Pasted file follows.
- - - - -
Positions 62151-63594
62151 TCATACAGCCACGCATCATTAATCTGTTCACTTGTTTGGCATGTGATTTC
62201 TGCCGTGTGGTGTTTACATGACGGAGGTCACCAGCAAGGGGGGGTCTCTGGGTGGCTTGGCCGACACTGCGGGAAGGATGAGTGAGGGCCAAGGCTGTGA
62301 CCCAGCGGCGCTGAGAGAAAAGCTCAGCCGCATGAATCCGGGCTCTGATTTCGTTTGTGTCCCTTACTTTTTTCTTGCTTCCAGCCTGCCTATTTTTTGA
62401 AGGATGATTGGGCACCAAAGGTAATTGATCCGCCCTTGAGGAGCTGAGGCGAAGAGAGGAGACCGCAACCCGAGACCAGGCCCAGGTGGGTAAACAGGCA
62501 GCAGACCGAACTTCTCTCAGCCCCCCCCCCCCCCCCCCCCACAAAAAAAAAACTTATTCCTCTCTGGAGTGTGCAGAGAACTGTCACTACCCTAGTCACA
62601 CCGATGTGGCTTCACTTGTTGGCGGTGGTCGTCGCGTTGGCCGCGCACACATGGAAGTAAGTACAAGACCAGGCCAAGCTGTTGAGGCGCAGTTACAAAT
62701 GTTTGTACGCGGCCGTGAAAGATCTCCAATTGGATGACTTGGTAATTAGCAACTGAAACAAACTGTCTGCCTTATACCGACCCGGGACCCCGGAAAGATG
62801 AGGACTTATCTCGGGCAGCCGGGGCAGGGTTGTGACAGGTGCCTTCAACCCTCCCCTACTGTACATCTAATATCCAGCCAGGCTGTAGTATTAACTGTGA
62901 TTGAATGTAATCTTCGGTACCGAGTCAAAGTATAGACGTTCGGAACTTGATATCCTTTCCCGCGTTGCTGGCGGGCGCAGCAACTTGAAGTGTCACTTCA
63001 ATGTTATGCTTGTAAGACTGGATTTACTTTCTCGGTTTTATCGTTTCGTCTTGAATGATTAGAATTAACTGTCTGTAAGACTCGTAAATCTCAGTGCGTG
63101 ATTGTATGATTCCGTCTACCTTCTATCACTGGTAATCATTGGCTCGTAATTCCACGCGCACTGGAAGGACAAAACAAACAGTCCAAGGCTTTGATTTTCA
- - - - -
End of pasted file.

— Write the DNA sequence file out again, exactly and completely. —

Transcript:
Positions 62151-63594
62151 TCATACAGCCACGCATCATTAATCTGTTCACTTGTTTGGCATGTGATTTC
62201 TGCCGTGTGGTGTTTACATGACGGAGGTCACCAGCAAGGGGGGGTCTCTGGGTGGCTTGGCCGACACTGCGGGAAGGATGAGTGAGGGCCAAGGCTGTGA
62301 CCCAGCGGCGCTGAGAGAAAAGCTCAGCCGCATGAATCCGGGCTCTGATTTCGTTTGTGTCCCTTACTTTTTTCTTGCTTCCAGCCTGCCTATTTTTTGA
62401 AGGATGATTGGGCACCAAAGGTAATTGATCCGCCCTTGAGGAGCTGAGGCGAAGAGAGGAGACCGCAACCCGAGACCAGGCCCAGGTGGGTAAACAGGCA
62501 GCAGACCGAACTTCTCTCAGCCCCCCCCCCCCCCCCCCCCACAAAAAAAAAACTTATTCCTCTCTGGAGTGTGCAGAGAACTGTCACTACCCTAGTCACA
62601 CCGATGTGGCTTCACTTGTTGGCGGTGGTCGTCGCGTTGGCCGCGCACACATGGAAGTAAGTACAAGACCAGGCCAAGCTGTTGAGGCGCAGTTACAAAT
62701 GTTTGTACGCGGCCGTGAAAGATCTCCAATTGGATGACTTGGTAATTAGCAACTGAAACAAACTGTCTGCCTTATACCGACCCGGGACCCCGGAAAGATG
62801 AGGACTTATCTCGGGCAGCCGGGGCAGGGTTGTGACAGGTGCCTTCAACCCTCCCCTACTGTACATCTAATATCCAGCCAGGCTGTAGTATTAACTGTGA
62901 TTGAATGTAATCTTCGGTACCGAGTCAAAGTATAGACGTTCGGAACTTGATATCCTTTCCCGCGTTGCTGGCGGGCGCAGCAACTTGAAGTGTCACTTCA
63001 ATGTTATGCTTGTAAGACTGGATTTACTTTCTCGGTTTTATCGTTTCGTCTTGAATGATTAGAATTAACTGTCTGTAAGACTCGTAAATCTCAGTGCGTG
63101 ATTGTATGATTCCGTCTACCTTCTATCACTGGTAATCATTGGCTCGTAATTCCACGCGCACTGGAAGGACAAAACAAACAGTCCAAGGCTTTGATTTTCA